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Saturday, September 17, 2022

A Day Out with Prof. Eakins


Eakins lost his teaching job at one point for what was then the scandalous use of nude models, particularly their use with female students.  Today, we look at some photos of his male students on an outing which was photographed.  The nude sports would not have been taboo as long as no females were present, but photography might have been.  As an aside, there is some uncertainty as to whether Eakins himself or one (or more) of the students took these.  I'm going with Eakins.

 

10 comments:

  1. It is a nice shot, regardless of who took it. I take it the sepia tone was a normal thing for that era.

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    1. A common photo printing process at the time was the albumen method, which involved making the paper glossy. Egg whites were a key ingredient, and they tended to turn yellowish or brown over time. Eakins' work was in the heyday of albumen printing, so that' probably the cause. Later, some more modern photographers started artificially creating sepia tones to resemble old albumen prints.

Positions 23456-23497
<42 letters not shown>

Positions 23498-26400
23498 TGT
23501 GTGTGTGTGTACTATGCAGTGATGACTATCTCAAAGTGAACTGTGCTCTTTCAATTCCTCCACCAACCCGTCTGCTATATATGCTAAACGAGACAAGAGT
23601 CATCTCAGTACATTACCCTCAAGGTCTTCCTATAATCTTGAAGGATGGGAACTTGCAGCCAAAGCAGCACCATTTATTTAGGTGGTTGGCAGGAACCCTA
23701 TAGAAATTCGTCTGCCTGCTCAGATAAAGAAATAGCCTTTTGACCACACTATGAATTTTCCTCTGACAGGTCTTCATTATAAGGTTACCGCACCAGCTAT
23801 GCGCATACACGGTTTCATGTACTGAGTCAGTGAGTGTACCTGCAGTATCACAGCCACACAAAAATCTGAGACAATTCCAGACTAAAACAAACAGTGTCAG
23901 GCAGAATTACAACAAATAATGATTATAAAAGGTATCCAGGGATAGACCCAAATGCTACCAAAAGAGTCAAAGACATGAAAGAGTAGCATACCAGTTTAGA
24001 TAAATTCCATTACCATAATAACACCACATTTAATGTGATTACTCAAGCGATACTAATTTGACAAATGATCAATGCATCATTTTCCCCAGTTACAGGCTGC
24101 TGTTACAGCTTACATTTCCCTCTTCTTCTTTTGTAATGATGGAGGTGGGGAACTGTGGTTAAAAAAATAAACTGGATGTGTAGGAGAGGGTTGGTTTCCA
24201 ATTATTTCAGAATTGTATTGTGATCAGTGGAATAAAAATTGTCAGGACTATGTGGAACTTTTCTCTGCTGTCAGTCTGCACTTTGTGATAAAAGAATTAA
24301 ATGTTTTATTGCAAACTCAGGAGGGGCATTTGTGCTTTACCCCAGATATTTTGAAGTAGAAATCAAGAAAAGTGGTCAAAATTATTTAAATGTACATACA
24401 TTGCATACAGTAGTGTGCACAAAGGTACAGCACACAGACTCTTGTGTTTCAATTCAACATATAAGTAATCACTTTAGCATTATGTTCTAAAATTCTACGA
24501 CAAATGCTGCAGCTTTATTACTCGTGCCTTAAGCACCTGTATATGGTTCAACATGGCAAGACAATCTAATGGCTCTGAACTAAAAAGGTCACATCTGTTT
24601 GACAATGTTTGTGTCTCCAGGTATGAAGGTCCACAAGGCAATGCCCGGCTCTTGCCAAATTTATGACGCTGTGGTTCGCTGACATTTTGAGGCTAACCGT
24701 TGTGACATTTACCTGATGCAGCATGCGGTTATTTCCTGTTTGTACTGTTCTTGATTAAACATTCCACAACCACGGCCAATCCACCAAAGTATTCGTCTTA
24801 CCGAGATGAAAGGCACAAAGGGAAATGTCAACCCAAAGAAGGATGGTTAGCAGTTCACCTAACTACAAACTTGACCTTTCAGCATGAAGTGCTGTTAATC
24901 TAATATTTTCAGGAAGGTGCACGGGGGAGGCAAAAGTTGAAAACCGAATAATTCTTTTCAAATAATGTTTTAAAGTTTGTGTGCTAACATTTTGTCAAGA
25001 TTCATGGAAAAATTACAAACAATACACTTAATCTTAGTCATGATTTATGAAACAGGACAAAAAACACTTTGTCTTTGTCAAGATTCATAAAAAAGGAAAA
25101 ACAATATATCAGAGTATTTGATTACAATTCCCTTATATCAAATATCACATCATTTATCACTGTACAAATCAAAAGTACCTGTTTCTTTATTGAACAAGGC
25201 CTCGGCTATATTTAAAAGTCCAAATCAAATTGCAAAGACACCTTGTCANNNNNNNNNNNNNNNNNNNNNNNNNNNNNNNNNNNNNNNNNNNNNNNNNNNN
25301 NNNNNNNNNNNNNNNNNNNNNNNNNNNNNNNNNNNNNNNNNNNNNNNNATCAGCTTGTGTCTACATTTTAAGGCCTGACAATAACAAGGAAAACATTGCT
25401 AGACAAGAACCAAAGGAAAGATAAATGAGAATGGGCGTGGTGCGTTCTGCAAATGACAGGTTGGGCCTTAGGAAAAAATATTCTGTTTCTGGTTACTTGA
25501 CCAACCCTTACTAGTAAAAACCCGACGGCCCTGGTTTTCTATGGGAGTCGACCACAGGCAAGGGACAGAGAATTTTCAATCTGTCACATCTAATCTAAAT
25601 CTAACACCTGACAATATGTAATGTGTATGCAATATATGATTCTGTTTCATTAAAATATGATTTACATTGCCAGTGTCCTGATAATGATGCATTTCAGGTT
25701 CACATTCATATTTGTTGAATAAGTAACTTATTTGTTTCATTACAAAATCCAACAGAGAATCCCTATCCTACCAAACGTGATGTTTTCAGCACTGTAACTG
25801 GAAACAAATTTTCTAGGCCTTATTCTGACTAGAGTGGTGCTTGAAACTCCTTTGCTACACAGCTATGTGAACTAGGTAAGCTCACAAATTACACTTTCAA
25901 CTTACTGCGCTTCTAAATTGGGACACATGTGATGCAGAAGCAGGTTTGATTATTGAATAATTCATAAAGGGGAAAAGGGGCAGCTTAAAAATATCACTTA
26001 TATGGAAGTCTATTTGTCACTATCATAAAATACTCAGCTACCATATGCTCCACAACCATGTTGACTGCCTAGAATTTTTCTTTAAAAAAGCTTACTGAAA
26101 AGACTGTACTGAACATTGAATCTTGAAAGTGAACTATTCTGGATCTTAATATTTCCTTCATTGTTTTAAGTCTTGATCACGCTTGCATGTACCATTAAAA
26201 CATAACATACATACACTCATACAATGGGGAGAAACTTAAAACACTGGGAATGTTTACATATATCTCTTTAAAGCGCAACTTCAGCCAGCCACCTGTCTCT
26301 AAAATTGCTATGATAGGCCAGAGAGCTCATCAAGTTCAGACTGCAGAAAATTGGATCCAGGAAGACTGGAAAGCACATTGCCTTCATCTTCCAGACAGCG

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  2. Oh, wonderful. Thank you for posting these. I didn't know there were so many. I so wish I had been in Eakin's class. Observing, sketching, and taking part in this celebration of the male nude form.

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    1. (Circa?/dates?)

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    2. 1883, and thanks for asking. I should have included that from the outset.

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  3. So very hot and sexy Thank you again for posting these !

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  4. During my research on the history of men's sports wear, I came across a lot of images of men boxing naked. It was quite accepted but, as you say, provided it was in an all-male environment.

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    1. I've seen a photo of a very high profile late 19th C. championship boxing match with tens of thousands of spectators in which the contestants were nude.

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